- Project plans
- Project activities
- Legislation and standards
- Industry context
- Specialist wikis
Last edited 17 Mar 2021
Steel framed rooflights
It is widely acknowledged by both professionals and consumers that steel is the premier choice for conservation rooflights. Able to achieve great strength while retaining a thin framework and a low profile finish, steel framed rooflights provide an appearance that modern alternatives can only dream of replicating.
 Characteristics of steel framed rooflights
Commonly specified in both period and contemporary projects, a steel framed rooflight design normally offers a superior glass to frame ratio when compared with modern bulky rooflights. This extra access to both natural light and ventilation is one of the reasons why steel frames remain a popular choice.
In certain applications, such as listed buildings, conservation areas or sensitive replacements, steel framed rooflights should be the only choice, as these offer the most faithful replica of an original Victorian design. The saying goes that ‘beauty is only skin deep’, however, when choosing or specifying rooflights, it is important that you look beyond appearance and take into consideration the longevity and maintenance requirements of the materials used.
 Aren’t all steel rooflights the same?
While the appearance of a steel framed rooflight is second to none, there is an inherent shortcoming in the use of steel, particularly when used in a roof, and that is the potential for it to rust. The most common steel used for conservation rooflights is mild steel because of its relatively low price and versatility. Mild steel is made from iron containing a small percentage of carbon, which makes it strong and tough but not readily tempered.
In its naked form, mild steel (sometimes referred to as plain-carbon or low-carbon steel) offers virtually no resistance against rusting and will begin to corrode from the moment it comes into contact with the atmosphere. Almost all rooflights are produced with some type of paint coating designed to keep the main structure away from atmospheric conditions; in the case of mild steel rooflights this prevents them from rusting. It is worth noting that mild steel framed rooflights are totally dependent on paint to stop the frames rusting. Even the slightest damage during installation can signal the demise of your rooflight.
One of the ways to avoid the risk of rusting associated with steel framed rooflights is to specify a 316 marine grade stainless frame. The most obvious difference between carbon steel and stainless steel is the ability to resist corrosion, with stainless steel (as the name implies) being the more corrosion resistant material.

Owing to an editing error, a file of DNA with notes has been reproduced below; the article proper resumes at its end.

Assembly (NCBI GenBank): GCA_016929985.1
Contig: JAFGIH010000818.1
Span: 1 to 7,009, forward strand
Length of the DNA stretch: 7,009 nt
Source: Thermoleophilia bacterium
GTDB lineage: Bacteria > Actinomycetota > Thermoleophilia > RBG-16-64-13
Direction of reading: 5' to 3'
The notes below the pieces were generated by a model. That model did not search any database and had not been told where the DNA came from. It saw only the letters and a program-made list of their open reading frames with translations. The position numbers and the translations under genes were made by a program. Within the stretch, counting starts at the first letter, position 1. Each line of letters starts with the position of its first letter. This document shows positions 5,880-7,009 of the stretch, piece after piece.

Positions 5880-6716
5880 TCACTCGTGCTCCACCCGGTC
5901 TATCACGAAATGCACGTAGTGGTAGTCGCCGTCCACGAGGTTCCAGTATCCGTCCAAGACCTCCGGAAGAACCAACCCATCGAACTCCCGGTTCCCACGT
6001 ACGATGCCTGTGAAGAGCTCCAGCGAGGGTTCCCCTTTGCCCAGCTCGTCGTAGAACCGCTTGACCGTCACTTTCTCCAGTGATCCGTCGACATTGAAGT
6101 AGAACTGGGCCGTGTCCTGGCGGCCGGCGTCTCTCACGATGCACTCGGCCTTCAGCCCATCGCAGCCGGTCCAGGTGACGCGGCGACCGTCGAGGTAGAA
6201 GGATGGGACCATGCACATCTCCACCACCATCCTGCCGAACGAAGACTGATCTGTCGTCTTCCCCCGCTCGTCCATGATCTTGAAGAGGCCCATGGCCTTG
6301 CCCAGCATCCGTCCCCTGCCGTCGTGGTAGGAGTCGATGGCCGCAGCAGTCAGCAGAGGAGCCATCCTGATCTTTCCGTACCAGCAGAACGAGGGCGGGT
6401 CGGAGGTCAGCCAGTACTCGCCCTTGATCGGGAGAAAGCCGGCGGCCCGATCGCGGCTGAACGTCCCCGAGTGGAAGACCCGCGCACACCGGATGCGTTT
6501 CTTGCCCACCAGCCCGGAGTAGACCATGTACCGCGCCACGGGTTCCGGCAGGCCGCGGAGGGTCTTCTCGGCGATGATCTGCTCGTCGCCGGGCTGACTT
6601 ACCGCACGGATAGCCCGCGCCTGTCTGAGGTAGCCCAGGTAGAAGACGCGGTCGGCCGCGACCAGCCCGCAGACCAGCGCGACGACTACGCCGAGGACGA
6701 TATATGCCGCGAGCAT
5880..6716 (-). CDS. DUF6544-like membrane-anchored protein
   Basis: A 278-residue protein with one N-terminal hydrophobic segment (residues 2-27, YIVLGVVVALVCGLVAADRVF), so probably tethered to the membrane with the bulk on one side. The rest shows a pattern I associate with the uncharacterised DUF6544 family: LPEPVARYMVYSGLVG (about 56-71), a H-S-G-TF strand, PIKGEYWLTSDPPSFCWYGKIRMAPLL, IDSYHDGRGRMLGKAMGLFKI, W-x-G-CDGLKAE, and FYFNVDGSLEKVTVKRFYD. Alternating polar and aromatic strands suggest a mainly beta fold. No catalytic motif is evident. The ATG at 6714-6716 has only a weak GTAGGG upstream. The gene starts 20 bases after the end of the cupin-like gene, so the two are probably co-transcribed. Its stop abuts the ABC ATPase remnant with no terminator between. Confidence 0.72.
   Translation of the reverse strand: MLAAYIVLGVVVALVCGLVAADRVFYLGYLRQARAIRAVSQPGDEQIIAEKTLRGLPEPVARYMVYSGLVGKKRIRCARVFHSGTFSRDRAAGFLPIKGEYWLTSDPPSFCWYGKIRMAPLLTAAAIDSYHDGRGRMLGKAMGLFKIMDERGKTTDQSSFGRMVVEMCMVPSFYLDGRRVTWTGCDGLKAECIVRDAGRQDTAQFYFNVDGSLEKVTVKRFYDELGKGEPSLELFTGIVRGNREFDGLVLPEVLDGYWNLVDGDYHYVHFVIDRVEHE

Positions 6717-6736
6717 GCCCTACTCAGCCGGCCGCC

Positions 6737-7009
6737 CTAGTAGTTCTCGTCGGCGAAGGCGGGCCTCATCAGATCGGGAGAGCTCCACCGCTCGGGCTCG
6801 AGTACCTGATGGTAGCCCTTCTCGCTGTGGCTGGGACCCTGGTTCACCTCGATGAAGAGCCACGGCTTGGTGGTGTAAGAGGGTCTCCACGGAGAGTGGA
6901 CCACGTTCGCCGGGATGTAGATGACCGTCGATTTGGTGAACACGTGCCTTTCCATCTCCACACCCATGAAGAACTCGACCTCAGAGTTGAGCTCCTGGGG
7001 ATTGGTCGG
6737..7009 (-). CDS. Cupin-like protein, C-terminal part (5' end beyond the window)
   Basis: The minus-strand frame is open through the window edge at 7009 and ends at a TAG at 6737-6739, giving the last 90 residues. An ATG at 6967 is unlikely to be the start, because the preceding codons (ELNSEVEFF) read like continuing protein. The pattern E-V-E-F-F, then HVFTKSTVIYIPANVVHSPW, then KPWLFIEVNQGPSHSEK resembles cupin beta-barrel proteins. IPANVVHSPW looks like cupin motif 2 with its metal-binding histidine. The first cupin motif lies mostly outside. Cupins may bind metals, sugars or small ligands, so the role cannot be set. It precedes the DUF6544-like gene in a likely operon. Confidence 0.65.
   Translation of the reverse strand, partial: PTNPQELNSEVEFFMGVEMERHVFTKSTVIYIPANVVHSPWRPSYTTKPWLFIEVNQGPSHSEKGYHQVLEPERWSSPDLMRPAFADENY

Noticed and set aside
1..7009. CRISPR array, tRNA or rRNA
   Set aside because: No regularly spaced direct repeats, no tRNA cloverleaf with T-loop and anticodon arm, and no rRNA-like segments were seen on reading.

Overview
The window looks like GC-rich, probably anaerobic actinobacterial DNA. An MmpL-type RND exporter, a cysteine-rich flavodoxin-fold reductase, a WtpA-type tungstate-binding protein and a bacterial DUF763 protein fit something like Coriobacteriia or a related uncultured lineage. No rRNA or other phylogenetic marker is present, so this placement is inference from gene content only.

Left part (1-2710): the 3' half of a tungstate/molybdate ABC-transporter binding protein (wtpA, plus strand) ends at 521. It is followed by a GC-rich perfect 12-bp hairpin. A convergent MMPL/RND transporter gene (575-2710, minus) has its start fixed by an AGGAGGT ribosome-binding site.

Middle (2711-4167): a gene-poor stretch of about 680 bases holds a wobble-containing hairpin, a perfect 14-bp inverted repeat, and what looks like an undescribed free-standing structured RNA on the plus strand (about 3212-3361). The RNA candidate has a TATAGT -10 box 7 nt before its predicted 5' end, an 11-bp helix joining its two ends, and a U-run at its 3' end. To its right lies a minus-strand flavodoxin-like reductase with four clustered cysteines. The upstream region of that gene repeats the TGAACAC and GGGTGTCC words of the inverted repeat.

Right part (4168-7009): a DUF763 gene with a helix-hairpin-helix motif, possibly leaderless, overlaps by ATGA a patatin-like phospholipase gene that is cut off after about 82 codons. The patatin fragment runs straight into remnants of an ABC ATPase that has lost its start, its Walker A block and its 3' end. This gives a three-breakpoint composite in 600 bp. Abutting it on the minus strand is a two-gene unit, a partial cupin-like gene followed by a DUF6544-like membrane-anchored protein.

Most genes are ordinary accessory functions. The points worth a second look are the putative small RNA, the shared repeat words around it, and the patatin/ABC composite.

Both carbon steel and stainless steel contain iron, which oxidizes when exposed to the environment and produces rust. It is the presence of added chromium in stainless steel that makes it more corrosion resistant than carbon steel. Without wishing to overcomplicate the point, the chromium will attach itself to oxygen more readily than iron, but when the chromium attaches to the oxygen it creates a chromium oxide layer, which protects the rest of the material from degradation and corrosion.
Carbon steel does not have enough chromium to form this chromium oxide layer, allowing oxygen to bond with the iron and result in iron oxide or rust. Therefore, if corrosion resistance is a key factor in your choice of specification, stainless steel has to be the way to go.
Steel framed rooflights will usually have a powder coated finish, since this offers a better final appearance than wet spray alternatives. Powder coat is a type of coating that is applied as a free-flowing, dry powder. Unlike most conventional liquid paints, which are applied via an evaporating solvent, powder coating is typically applied electrostatically and then cured under heat. Applied to the right environment criteria, powder coated rooflights are more resistant to diminished coating quality as a result of impact, moisture, ultraviolet light and other extreme weather conditions.
Powder coating is mainly used for coating metals and is designed to create a finish that is tougher than conventional paint. Unlike mild steel, which relies on the coating for complete protection, a 316 marine grade stainless steel rooflight mainly has the coating for aesthetic purposes. When correctly applied, powder coating provides a high quality finish which gives metalwork a more durable layer than liquid paints can offer while still providing an attractive appearance.
Powder coat applications should always be applied to a standard suitable for the location of the rooflight. The environment in which a rooflight is located is classified from C1 to C5, with the lower end of the scale (C1) for internal use in buildings with clean atmospheres, right up to marine coastal/industrial with aggressive atmosphere (C5).
The most common application for steel framed rooflights is to a C3 standard, which covers urban and industrial atmospheres with moderate sulphur dioxide pollution. While this should give a good standard of protection for most places in the UK, there are a number of factors that could modify the lifespan but are often overlooked.